Militarisation of Tamil areas is resulting in violation of local people rights. Many Tamils have been displaced and are now living in poor conditions. The government has promised compensation for Tamils who were affected by the long war, but there is not much to show on the ground. However Sri Lankan activists were hopeful that those who were involved in the systematic rape of Tamil women may now get punishments. Through their struggle the human rights activists of Sri Lanka managed to get a 25 years imprisonment sentence from the court against four soldiers who were involved in Tamil women’s rape.
Bangladesh is no different as its democracy history is as chequered as that of its cousin Pakistan. It is going through a struggle between the secular and Islamist forces. In this conflict both the state and the Islamist are violating human rights. Leading secular bloggers and activists have been murdered by the Islamists. On the other hand the state is sending 1971 independence war criminals to the gallows who belong to the Islamic parties. The judicial trials are attracting criticism from the human rights activists in Bangladesh and abroad.
Muktasree Chakma Sathi of Bangladesh was also critical of the militarisation of Chittagong Hill tracts (CHT) where local people have been struggling for their rights since the last many decades. Majority of these people are either Buddhist or have their tribal religions. To change the demography profile of the CHT, the government is settling Muslims in these areas. Almost 250,000 Rohingyas, who migrated from Burma because of their persecution, have been settled in CHT. Irony is that these very people who have been victims Myanmar are now victimising the local people of CHT.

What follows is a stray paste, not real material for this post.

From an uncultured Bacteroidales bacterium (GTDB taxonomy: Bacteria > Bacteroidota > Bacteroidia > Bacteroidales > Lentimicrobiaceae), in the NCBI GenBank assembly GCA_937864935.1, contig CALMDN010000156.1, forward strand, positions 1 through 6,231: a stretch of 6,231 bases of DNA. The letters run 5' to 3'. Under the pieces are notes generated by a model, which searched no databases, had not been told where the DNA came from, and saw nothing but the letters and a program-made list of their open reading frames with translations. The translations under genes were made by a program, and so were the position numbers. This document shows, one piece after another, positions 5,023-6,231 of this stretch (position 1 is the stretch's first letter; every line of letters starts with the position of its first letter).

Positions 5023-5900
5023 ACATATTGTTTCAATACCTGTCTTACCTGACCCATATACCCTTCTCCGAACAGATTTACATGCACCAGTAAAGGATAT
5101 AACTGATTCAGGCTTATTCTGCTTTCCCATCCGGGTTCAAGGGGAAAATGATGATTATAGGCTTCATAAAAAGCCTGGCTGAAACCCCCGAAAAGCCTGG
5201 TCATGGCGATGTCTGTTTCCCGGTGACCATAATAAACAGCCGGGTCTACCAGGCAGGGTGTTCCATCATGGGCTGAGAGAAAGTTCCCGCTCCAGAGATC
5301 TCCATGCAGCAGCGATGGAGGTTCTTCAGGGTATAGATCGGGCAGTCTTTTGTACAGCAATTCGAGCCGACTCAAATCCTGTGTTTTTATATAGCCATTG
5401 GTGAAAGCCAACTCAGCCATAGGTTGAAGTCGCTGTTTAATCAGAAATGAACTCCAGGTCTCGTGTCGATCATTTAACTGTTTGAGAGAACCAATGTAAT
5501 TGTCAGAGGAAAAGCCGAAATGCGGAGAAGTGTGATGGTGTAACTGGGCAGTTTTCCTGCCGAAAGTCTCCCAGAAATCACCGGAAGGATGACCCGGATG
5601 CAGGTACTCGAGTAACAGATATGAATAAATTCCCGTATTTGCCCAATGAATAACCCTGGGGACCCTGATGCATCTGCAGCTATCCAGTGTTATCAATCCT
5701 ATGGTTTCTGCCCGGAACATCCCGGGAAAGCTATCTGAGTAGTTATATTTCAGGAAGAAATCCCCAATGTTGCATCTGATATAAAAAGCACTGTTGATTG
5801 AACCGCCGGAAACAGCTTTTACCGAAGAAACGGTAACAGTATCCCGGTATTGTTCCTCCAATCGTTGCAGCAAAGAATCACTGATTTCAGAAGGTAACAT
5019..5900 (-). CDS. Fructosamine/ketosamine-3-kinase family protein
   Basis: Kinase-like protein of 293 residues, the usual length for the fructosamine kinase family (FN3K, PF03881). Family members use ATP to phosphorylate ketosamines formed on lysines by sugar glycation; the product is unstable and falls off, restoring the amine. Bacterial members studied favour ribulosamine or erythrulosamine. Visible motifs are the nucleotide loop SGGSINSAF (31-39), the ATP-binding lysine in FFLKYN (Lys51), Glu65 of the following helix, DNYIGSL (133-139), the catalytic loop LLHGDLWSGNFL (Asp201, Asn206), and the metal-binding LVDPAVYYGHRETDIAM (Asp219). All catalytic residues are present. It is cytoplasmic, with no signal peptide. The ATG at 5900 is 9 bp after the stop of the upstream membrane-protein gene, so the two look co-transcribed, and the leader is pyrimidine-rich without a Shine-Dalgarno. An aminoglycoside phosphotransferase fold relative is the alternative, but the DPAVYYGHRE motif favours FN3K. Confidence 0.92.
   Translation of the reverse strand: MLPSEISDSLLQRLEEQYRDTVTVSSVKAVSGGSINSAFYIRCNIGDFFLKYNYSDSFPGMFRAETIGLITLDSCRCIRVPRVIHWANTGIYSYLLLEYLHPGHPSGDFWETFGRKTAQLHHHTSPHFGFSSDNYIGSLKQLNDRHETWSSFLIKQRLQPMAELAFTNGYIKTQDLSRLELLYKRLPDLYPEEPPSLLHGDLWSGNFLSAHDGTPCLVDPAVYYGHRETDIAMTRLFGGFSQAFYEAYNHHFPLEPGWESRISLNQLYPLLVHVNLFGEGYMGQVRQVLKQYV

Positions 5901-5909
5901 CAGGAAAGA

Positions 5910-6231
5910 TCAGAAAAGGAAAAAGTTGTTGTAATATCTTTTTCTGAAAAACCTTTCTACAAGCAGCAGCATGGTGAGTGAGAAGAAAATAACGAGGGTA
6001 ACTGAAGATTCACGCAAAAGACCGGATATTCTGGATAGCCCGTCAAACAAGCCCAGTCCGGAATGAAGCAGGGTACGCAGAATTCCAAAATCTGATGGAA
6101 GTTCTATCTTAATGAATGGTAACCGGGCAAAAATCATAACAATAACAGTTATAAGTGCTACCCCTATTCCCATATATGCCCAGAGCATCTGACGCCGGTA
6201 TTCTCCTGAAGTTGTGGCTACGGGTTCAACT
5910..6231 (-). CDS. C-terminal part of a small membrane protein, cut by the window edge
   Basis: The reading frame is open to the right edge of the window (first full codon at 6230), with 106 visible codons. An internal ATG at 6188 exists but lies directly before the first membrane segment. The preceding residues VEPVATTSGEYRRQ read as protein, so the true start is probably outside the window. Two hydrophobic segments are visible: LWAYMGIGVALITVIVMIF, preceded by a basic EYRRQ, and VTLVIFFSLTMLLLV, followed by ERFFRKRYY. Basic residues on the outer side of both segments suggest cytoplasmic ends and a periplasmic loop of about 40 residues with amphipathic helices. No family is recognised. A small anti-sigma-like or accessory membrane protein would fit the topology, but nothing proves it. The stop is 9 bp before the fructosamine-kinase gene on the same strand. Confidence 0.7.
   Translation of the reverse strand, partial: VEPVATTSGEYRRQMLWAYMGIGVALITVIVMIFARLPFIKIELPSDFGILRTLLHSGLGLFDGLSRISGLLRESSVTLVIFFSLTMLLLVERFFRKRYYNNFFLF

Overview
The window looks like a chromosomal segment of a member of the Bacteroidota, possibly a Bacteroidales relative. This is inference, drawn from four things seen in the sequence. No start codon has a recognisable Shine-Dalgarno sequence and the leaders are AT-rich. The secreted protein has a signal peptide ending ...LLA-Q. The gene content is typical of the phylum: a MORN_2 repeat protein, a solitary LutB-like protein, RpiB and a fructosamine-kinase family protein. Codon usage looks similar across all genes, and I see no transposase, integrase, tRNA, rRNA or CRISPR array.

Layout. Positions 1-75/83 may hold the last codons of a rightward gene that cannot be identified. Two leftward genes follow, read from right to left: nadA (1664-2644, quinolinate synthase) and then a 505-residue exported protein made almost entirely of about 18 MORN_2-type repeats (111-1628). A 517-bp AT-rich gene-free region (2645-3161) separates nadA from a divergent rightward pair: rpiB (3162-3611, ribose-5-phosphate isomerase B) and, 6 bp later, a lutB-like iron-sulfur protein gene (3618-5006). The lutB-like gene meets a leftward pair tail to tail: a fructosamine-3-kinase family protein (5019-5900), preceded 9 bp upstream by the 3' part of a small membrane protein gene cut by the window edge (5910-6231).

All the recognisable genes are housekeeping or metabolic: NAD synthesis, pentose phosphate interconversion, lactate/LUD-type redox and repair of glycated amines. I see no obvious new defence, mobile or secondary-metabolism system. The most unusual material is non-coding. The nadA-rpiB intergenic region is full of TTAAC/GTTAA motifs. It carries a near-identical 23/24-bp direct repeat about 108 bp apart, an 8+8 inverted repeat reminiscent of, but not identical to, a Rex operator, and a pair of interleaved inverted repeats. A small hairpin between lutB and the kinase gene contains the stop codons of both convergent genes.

Listening to them I could not help but to think that there is no difference between the devious tactics of rulers of the colonial period and the postcolonial states of the subcontinent. When solution of complex political, economic and social issues are left to the military their response have been equally erroneous in South Asia. Pakistan is no stranger to such tactics, we have seen that the establishment has encouraged proliferation of the Madaris in Balochistan where the people fighting for their rights are mostly secular. At the same time Balochistan nationalists suspect that the grand design to develop Gwadar Port is likely to bring many outsiders in the province which would turn the Baloch into a minority in their own province.